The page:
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ID number:  ECM 38
Named collection:  The Eton Myers Collection
Title / Object name:  Faience Sherd
Object type:  Vessel
Culture:  Egyptian
Collector:  Myers, William Joseph
Materials:  Faience
Measurements:  overall: 3.48 cm x 1.97 cm x 1.13 cm (H x W x D)
Provenance:  Middle Eg.(?): el-Amarna(?).

Fragment from the shoulder of a faience vessel, white ground with green and blue cornflowers in relief

Bibliography:  Aldred, C. 1971. Jewels of the Pharaohs: Egyptian Jewellery of the Dynastic Period. London.

Davies, N.G. 1933. The Tomb of Neferhotep at Thebes Vol. 1. New York.

Kantor, H. J. 1945. Plant Ornament: Its Origin and Development in The Ancient Near East. Chicago.

Notes:  Cornflowers feature in Egyptian jewellery such as earrings, pendants, and in floral decoration on broad collars, particularly in the 18th Dynasty. Floral collars, such as those found in Tutankhamun’s embalming cache, would have been worn by guests to the funeral banquet and then ceremonially buried (Aldred 1971: 226-227). Examples of preserved floral collars from Tutankhamun’s tomb featuring cornflowers can be found in the Metropolitan Museum of Art’s collection:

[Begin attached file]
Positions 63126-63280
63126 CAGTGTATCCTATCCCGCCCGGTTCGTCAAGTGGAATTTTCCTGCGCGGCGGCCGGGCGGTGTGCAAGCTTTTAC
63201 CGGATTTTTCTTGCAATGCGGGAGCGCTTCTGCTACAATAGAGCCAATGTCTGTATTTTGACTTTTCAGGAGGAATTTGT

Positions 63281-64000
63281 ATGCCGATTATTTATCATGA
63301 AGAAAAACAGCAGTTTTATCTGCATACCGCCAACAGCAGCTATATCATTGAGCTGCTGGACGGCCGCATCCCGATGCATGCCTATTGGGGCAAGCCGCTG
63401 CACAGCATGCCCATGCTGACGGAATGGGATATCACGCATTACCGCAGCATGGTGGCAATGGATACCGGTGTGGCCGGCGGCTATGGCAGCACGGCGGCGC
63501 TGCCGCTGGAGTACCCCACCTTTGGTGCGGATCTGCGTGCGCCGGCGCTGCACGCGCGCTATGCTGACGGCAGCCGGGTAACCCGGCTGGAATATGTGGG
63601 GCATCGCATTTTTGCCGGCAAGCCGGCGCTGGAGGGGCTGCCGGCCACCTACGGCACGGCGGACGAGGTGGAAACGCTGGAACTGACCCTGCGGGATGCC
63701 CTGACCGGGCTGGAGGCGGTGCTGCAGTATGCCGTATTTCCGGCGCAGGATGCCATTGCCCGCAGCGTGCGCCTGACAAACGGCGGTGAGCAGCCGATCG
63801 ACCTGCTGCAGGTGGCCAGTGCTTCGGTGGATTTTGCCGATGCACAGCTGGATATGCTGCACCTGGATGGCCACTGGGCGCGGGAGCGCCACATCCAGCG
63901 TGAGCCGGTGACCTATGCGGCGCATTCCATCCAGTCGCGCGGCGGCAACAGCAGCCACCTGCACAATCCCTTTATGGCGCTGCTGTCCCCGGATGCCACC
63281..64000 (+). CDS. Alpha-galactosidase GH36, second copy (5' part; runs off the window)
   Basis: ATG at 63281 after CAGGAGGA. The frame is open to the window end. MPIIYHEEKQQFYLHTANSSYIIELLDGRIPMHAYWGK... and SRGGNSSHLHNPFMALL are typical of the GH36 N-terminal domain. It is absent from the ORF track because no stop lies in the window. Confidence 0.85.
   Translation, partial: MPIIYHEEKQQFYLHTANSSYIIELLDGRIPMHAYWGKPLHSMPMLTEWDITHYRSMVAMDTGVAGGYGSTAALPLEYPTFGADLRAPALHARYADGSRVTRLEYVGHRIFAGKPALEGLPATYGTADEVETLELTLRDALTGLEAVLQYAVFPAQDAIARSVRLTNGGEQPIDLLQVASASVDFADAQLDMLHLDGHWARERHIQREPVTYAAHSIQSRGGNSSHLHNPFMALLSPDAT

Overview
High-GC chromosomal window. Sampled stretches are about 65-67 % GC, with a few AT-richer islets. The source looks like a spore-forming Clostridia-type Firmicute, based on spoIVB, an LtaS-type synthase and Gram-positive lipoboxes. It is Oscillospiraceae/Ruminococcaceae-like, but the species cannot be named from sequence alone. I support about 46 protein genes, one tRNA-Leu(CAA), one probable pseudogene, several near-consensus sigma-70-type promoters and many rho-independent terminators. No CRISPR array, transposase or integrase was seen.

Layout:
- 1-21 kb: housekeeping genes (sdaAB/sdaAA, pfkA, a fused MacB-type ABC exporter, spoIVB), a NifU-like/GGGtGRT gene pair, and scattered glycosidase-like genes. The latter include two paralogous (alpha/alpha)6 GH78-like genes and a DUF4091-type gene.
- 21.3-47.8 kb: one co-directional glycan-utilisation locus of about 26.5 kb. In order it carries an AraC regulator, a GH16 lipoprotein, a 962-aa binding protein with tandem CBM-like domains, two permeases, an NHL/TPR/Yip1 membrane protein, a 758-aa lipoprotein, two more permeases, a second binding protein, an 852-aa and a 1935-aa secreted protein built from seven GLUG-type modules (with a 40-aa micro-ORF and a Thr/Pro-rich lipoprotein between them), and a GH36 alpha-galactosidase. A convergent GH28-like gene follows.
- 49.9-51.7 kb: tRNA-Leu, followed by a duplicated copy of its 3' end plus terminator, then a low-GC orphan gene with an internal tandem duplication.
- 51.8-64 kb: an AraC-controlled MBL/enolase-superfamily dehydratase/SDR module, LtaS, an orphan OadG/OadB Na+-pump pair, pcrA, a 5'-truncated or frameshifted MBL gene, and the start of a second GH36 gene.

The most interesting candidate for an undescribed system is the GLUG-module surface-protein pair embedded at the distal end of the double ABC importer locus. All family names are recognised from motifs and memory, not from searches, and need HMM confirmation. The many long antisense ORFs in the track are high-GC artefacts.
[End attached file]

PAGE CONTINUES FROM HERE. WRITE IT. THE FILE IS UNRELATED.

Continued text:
Typically these collars included faience beads which were sewn on, and mass-produced into various shapes of an array of other flowers and plants including lotus petals, poppy petals and mandrake fruits (Aldred 1971: 231). On faience vessels, painted floral and fauna decoration was not only visually striking, but may also have connected to themes of beauty, fertility and abundance, a richness of resources that Egypt was blessed with through the inundation of the Nile. Flower and petal friezes are also found in Egyptian tombs as a popular form of decoration, and the use of garland designs became increasingly popular during and after the Amarna period (see for instance the Theban tomb of Neferhotep (Davies 1933: 49, plates LI, LIV).

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Myers, William Joseph
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